ANDIAMO, WEASEL!

Readers learn a lesson about friendship, self-esteem, and the Italian language in Grant’s noteworthy debut. Set in Tuscany, the story revolves around a crow and a weasel. “This is such a grande job for a piccolo crow,” the weasel says when he sees Crow preparing to plant corn. “But if I help—presto!—the job will be done, and when harvest comes we can split the crop.” Soon, the two sow seeds together. But when it comes time to tend the field, Weasel flakes out. First, he complains of a broken leg. When he adds a sore back to the list of ailments, Crow gets wise. Goodell’s (Zigazak!: A Magical Hannukah Night, 2001, etc.) lush, naturalistic portraiture pictures Crow rushing to save the harvest from the oncoming storm. He collects the crop overnight, but when he wakes up the next morning, only husks are left. Tones of terra cotta brown and buttery yellow warm the double-paged spread as Crow confronts Weasel. “I divided our crop,” explains Weasel, kicking back against a mountain of freshly shucked corn. “And you get the husks!” Infuriated, Crow enlists the services of a snarling wolf. But when they get to Weasel’s den, Crow goes ballistic, driving Weasel away without the wolf’s help, proving once and for all that size doesn’t count when it comes to standing up for yourself. Young readers—especially those small in stature—will appreciate Grant’s positive message about self-reliance and standing up for your rights. Italian words, easily understood in context, appear throughout; a glossary is also included. (Picture book. 5-8)

Pub Date: Aug. 1, 2002

ISBN: 0-375-80607-5

Page Count: 32

Publisher: Knopf

Review Posted Online: May 19, 2010

Kirkus Reviews Issue: Aug. 1, 2002

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DIARY OF A SPIDER

The wriggly narrator of Diary of a Worm (2003) puts in occasional appearances, but it’s his arachnid buddy who takes center stage here, with terse, tongue-in-cheek comments on his likes (his close friend Fly, Charlotte’s Web), his dislikes (vacuums, people with big feet), nervous encounters with a huge Daddy Longlegs, his extended family—which includes a Grandpa more than willing to share hard-won wisdom (The secret to a long, happy life: “Never fall asleep in a shoe.”)—and mishaps both at spider school and on the human playground. Bliss endows his garden-dwellers with faces and the odd hat or other accessory, and creates cozy webs or burrows colorfully decorated with corks, scraps, plastic toys and other human detritus. Spider closes with the notion that we could all get along, “just like me and Fly,” if we but got to know one another. Once again, brilliantly hilarious. (Picture book. 6-8)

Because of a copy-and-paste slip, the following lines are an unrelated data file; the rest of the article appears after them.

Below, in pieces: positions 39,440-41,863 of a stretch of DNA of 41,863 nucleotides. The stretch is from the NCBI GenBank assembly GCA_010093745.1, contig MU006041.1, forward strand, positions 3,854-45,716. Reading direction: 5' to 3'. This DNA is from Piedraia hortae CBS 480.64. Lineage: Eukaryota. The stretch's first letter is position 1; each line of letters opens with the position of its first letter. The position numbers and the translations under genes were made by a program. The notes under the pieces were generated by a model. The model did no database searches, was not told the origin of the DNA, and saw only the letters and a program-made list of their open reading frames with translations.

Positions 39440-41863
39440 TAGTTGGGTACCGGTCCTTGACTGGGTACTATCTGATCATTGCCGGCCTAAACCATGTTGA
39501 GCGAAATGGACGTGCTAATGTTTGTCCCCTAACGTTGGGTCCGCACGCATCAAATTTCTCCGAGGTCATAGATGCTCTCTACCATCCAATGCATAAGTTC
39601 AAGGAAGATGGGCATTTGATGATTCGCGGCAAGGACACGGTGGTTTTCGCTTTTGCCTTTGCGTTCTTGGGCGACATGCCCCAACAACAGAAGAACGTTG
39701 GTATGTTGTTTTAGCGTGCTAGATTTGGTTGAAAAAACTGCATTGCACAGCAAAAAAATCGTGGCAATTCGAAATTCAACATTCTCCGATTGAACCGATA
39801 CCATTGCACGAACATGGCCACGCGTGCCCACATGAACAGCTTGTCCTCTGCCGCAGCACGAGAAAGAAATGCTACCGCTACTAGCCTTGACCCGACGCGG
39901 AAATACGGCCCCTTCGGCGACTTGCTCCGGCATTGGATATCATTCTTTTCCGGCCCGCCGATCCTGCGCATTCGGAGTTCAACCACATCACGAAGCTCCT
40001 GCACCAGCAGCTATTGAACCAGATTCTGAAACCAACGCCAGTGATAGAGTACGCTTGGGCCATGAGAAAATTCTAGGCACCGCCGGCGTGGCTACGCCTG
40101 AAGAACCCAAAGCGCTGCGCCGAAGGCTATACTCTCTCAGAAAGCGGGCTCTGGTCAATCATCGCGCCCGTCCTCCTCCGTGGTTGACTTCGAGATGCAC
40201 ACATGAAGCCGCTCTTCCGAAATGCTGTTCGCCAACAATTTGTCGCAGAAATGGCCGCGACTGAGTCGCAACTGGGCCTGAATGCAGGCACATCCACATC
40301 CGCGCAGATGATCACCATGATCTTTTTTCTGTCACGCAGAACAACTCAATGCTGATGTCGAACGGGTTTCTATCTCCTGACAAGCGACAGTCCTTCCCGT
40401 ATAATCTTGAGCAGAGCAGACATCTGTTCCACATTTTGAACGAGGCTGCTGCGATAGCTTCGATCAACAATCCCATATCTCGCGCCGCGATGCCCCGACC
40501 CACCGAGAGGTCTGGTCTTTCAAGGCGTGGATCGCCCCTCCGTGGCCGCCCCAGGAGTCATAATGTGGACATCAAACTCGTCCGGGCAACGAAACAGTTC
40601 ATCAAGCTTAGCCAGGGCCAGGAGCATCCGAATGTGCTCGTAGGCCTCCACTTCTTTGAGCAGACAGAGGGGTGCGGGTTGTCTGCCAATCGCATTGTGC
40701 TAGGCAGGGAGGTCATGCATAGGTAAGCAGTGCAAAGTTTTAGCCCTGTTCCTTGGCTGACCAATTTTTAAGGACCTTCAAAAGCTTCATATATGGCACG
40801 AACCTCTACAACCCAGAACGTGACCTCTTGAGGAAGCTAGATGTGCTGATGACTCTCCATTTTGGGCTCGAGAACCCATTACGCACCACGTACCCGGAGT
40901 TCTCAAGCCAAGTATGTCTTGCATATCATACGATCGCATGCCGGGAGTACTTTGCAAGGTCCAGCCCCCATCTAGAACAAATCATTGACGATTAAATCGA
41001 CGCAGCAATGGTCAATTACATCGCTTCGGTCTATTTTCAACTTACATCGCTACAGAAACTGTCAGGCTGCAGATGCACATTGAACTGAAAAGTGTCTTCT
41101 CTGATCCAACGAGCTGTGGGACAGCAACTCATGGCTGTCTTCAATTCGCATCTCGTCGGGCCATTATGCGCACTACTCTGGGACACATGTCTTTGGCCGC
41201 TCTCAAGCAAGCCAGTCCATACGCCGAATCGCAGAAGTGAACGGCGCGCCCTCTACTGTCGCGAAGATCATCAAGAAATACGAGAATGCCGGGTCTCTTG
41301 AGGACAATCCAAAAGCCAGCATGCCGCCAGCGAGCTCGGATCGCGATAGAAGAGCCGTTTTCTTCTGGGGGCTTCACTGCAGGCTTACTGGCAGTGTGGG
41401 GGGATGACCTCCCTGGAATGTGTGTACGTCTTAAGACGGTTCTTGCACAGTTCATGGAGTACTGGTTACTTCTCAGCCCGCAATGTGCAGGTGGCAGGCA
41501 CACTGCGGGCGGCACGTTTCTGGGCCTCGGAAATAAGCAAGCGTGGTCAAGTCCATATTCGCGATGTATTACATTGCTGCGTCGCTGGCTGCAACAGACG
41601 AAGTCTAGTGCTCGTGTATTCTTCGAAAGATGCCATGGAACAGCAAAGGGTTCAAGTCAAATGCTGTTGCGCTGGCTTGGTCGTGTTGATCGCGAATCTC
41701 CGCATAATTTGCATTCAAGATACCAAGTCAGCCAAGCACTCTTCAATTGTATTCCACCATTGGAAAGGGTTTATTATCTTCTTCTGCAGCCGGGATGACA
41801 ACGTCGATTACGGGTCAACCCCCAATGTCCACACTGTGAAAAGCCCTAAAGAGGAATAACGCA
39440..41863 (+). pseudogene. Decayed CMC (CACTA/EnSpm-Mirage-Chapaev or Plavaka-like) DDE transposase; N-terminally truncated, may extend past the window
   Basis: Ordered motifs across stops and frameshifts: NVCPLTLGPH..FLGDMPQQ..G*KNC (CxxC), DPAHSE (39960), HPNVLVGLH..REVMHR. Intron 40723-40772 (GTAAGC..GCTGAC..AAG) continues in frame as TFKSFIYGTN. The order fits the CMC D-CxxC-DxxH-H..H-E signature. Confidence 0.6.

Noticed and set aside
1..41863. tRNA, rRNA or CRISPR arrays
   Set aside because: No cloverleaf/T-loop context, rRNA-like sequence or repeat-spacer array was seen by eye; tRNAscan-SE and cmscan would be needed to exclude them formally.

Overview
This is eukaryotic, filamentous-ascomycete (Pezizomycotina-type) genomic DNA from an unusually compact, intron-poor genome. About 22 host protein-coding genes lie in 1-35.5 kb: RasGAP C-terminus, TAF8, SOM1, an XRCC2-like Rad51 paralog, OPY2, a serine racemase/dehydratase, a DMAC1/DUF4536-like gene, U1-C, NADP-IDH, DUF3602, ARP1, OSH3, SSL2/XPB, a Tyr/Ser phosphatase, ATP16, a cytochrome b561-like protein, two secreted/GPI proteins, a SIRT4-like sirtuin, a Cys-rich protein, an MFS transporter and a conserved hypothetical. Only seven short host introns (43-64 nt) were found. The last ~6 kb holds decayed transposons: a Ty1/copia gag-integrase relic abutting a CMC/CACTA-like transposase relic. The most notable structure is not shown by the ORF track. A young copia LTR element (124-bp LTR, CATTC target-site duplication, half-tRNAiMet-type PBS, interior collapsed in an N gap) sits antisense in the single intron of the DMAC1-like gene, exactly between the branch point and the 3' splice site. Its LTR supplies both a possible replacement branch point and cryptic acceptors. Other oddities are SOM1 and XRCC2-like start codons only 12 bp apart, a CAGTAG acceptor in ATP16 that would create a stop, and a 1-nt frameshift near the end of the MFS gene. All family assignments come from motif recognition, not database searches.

Pub Date: Aug. 1, 2005

ISBN: 0-06-000153-4

Page Count: 40

Publisher: Joanna Cotler/HarperCollins

Review Posted Online: May 19, 2010

Kirkus Reviews Issue: July 1, 2005

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THE WONKY DONKEY

Hee haw.

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The print version of a knee-slapping cumulative ditty.

In the song, Smith meets a donkey on the road. It is three-legged, and so a “wonky donkey” that, on further examination, has but one eye and so is a “winky wonky donkey” with a taste for country music and therefore a “honky-tonky winky wonky donkey,” and so on to a final characterization as a “spunky hanky-panky cranky stinky-dinky lanky honky-tonky winky wonky donkey.” A free musical recording (of this version, anyway—the author’s website hints at an adults-only version of the song) is available from the publisher and elsewhere online. Even though the book has no included soundtrack, the sly, high-spirited, eye patch–sporting donkey that grins, winks, farts, and clumps its way through the song on a prosthetic metal hoof in Cowley’s informal watercolors supplies comical visual flourishes for the silly wordplay. Look for ready guffaws from young audiences, whether read or sung, though those attuned to disability stereotypes may find themselves wincing instead or as well.

Hee haw. (Picture book. 5-7)

Pub Date: May 1, 2010

ISBN: 978-0-545-26124-1

Page Count: 26

Publisher: Scholastic

Review Posted Online: Dec. 28, 2018

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